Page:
December 5 2013 at 11:55am By Leanne Jansen
Four South African universities have made it into the top 50 of a list of the top 100 tertiary institutions in emerging economies.
On Wednesday Times Higher Education published its inaugural rankings of universities in the Brics bloc (Brazil, Russia, India, China and South Africa) and other countries such as Poland, Mexico and Egypt.
Although China dominated the rankings, South Africa made a respectable showing, with the University of Cape Town third, Wits University 15th and Stellenbosch University 21st.
China took 23 places in the top 100, with Peking University ranked first and Tsinghua University second.
The five countries which boasted universities in the top 10 are China, South Africa, Taiwan, Turkey and Russia.
The editor of the Times Higher Education rankings, Phil Baty, said that South Africa’s universities were trying to complete globally but were operating in a context of poverty and inequality.
He said it was often argued that these challenges were too pressing for South Africa to worry much about whether its universities were able to compete globally.
“But despite these local challenges, this ranking clearly demonstrates that South Africa’s leading research universities are competing well at the global level.”
Baty said that the production of world-class, groundbreaking research should not be the preserve of the rich and powerful.
Asked about criticisms that international rankings systems did not examine aspects important for a university in the developing world, Baty said it was important for South Africa to have universities competing “at the forefront of global knowledge transfer”.
“Allowing universities in the developing world to benchmark themselves against their closest peers, identifying key areas for improvement, is a significant motivation for Times Higher Education behind this first ranking of Brics and emerging economies.”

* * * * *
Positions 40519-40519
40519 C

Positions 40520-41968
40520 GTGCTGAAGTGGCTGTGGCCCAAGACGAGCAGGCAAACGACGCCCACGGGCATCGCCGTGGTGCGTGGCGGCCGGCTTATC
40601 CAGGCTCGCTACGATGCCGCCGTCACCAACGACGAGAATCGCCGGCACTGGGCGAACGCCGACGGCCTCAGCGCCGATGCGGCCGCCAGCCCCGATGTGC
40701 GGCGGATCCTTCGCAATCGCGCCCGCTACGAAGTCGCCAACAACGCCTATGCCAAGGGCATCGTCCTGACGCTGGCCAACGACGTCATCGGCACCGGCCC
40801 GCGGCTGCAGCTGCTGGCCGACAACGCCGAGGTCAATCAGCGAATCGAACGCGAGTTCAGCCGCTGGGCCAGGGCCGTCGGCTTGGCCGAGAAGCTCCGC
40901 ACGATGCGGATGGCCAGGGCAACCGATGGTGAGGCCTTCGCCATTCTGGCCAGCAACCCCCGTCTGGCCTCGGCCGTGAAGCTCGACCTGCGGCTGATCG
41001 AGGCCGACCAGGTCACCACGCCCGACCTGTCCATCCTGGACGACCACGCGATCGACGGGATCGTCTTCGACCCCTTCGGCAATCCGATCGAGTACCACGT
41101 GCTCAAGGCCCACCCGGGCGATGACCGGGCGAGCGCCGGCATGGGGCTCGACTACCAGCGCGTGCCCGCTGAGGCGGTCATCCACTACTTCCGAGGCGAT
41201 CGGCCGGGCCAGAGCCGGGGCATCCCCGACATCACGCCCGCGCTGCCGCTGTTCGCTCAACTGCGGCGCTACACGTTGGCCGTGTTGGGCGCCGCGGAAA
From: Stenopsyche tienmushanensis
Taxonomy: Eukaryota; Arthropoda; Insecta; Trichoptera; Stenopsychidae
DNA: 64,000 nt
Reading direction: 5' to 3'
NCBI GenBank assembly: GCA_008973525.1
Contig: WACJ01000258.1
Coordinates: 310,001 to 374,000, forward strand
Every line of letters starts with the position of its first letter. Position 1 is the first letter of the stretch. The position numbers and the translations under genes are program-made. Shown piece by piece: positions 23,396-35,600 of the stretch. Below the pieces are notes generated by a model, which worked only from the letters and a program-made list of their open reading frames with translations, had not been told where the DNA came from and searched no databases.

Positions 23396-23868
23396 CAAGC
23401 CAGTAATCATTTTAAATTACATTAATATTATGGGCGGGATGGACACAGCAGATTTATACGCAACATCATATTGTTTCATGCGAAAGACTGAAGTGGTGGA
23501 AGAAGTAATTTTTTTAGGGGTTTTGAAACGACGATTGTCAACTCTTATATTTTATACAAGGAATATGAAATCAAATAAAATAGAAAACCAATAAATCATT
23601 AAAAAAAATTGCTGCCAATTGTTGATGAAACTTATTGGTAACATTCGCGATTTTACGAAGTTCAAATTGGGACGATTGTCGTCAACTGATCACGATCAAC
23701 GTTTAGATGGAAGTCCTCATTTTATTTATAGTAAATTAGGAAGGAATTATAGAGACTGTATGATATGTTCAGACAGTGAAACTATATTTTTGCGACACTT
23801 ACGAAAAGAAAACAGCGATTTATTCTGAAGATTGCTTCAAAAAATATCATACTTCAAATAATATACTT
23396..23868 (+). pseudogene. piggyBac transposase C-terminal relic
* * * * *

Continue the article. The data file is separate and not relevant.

Earlier this year, asked about their slide down the Times Higher Education’s traditional world university rankings, certain South African universities pointed out the limitations of the rankings.
UCT said that although rankings helped it send out the message that students received a world-class education in South Africa, the rankings did not recognise the millions of rand devoted to helping needy students or community outreach programmes.
Stellenbosch University’s stance has been that it does not model its programmes and academic output to place itself in the rankings at all costs, and that “hard evidence”, such as student success rates, needed to be considered.
Baty said that China’s “utter dominance” in the rankings was testament to what could be achieved when a nation put the development of outstanding research and higher education at the heart of its economic strategy.
Speaking on being ranked 45th, UKZN’s vice-chancellor, Malegapuru Makgoba, said it was evident that his academic staff had risen to the challenge and increased their research productivity and impact.
He added that the university was the only South African university among the five that was a merged institution.
“Despite the challenges of consolidating a new culture of research excellence, a new identity and transformation, the university has excelled and will continue on this trajectory to develop into a world-class university,” Makgoba said.